Antler / Bone preservation

topic posted Tue, February 12, 2008 - 11:22 AM by  Brookelyn
I recently got given a bunch of deer antlers and unfortunately some of them seem to be deteriorating. Some of them seem super porus and almost flakey. I also recently jumped into a hot tub with a beautiful bone / antler necklace and now it seems to be doing the same thing. Does anyone know of a good sealer or shellack that works well with organic materials? Thanks!
posted by:
Los Angeles
  • Re: Antler / Bone preservation

    Tue, February 12, 2008 - 2:40 PM
    i once heard/read that a good way to clean them is with ants (same with turtle shells).
    i'm not sure if they are deteriorating because they haven't been cleaned properly or not.
    would resin work? although, i would consider the "yellowing" factor.
    what about a wax?

    good luck.
    • Re: Antler / Bone preservation

      Tue, February 12, 2008 - 5:54 PM
      Thanks Copper Gypsy Angel!

      The antlers are cleaned well - they're actually from a movie set. They've been sitting out at my friends farm forever. I think they must have been exposed to the weather or something - when I got them they were covered in cobwebs and dirt. I've cleaned 'em all up all shiny like n stuff, but I'm afraid I'm gonna lose a couple of them unless I put some sort of sealant on them.
      • Unsu...

        Re: Antler / Bone preservation

        Tue, February 12, 2008 - 6:37 PM
        what about some thin coats of polyurethane? I spray that to permanently seal a variety of things...and have sprayed one deer bone with great results. Gave it to a friend and it's still in great condition.
        • Re: Antler / Bone preservation

          Tue, February 12, 2008 - 10:45 PM
          Thanks ladies!

          Do you know where I'd find spray polyurethane? When you sprayed it did it still look like bone or did it get glossy?
          • Unsu...

            Re: Antler / Bone preservation

            Wed, February 13, 2008 - 5:31 AM
            I am pretty sure i got it at home depot - but any local hardware stores would have it.

            The kind i specifically used is: Minwax Fast Drying Polyurethane - says Superior Quality on the can, the lid is black and the can is black and fades to copper colors. I use both semi-gloss and satins...I am pretty sure that i used a satin on the bone. It still looked like a bone, and wasn't shiny (I usually dislike glossiness depending on the material to cover).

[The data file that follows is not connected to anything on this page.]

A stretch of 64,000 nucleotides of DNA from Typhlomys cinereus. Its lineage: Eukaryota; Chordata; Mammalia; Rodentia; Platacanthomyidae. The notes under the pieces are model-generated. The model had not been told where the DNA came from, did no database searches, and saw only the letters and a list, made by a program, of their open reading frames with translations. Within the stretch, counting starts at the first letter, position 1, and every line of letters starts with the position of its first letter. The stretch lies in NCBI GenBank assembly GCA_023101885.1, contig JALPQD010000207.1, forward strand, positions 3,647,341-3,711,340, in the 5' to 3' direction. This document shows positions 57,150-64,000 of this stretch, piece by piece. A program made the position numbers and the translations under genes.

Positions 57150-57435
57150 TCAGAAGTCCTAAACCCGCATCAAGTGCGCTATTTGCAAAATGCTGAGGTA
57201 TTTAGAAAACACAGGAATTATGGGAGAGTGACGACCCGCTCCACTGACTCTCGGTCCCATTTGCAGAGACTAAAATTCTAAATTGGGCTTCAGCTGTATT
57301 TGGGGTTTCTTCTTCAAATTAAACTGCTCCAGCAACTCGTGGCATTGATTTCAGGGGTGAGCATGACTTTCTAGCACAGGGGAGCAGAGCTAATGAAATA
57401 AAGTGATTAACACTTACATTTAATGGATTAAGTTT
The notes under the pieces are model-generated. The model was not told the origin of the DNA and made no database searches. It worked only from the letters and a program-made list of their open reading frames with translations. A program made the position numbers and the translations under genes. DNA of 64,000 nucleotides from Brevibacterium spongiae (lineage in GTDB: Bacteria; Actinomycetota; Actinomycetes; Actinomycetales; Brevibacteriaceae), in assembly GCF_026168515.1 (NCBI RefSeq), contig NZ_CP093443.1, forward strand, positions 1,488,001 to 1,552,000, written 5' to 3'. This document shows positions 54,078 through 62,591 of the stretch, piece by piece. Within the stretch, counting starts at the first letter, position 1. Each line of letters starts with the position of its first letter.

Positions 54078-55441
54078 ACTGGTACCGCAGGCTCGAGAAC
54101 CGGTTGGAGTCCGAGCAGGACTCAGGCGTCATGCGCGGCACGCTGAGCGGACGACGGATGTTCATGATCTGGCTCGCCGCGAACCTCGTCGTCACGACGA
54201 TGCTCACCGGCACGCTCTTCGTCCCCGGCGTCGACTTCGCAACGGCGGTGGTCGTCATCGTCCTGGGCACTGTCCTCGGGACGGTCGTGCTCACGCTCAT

My husband uses the semi-gloss on wood knives he makes and it's not too shiny either tho....just light coats, letting it dry in between.
  • Re: Antler / Bone preservation

    Wed, February 13, 2008 - 8:29 AM
    Yeah I'm hoping someone in the know pops in with a good non-chemical heavy solution.

    polyurethanes just ain't so good for us and the planet.
    there are some good natural sealant out there.
    but, not sure how they work on bone and antlers...

    if we could assume that they are similar structure to wood - then the answer is easy - what works on wood works on antlers.
    the similarities might be... they are structurally at their peak while they are still living, once they are killed they begin to deteriorate... so how do we slow that down? what is the culprit of that deterioration?
    oxygen comes to mind - UV light... so finding things that inhibit both of those things might be a good place to start.

    again... speaking from ignorance - I would try some good natural waxes - caurnuba, beeswax...
    and urge avoiding harsh chemicals (pool & spa) in the future.
    • Re: Antler / Bone preservation

      Wed, February 13, 2008 - 9:04 AM
      Cool. I'm all down for zee natural stuff. This may be a stupid question, but how do you wax antlers? Do you melt it first & dip it or something & doesn't it turn it yellow or possibly get sticky and melt when it's hot? I'm super worried about doing this to my necklace - it's also inlayed with silver and set with stones.

      • Re: Antler / Bone preservation

        Wed, February 13, 2008 - 9:24 AM

        > ... how do you wax antlers? <

        now you're just trying to turn me on!

        anyway... I'm trying to remember the name of the product... but there is a furniture wax (maybe Johnson's) that comes in a large tin - think car wax tin about the size of a big stack of hearty pancakes. it is a little softer in warmer weather.
        I use this product on wood and metal furniture.
        you just rub it on as a paste. for the little areas use a q-tip.

        beeswax is less pastey... so it would need to be softened (delicately and slowly warmed till pliable but not liquid)